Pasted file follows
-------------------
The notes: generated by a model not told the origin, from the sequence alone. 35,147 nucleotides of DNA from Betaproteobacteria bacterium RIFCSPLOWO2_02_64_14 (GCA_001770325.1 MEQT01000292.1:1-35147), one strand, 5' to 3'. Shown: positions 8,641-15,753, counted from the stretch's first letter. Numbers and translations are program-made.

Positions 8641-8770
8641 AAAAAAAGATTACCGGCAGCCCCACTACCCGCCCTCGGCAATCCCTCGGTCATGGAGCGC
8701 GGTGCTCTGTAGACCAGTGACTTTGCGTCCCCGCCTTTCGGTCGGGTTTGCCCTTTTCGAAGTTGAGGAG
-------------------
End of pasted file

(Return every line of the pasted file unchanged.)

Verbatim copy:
The notes: generated by a model not told the origin, from the sequence alone. 35,147 nucleotides of DNA from Betaproteobacteria bacterium RIFCSPLOWO2_02_64_14 (GCA_001770325.1 MEQT01000292.1:1-35147), one strand, 5' to 3'. Shown: positions 8,641-15,753, counted from the stretch's first letter. Numbers and translations are program-made.

Positions 8641-8770
8641 AAAAAAAGATTACCGGCAGCCCCACTACCCGCCCTCGGCAATCCCTCGGTCATGGAGCGC
8701 GGTGCTCTGTAGACCAGTGACTTTGCGTCCCCGCCTTTCGGTCGGGTTTGCCCTTTTCGAAGTTGAGGAG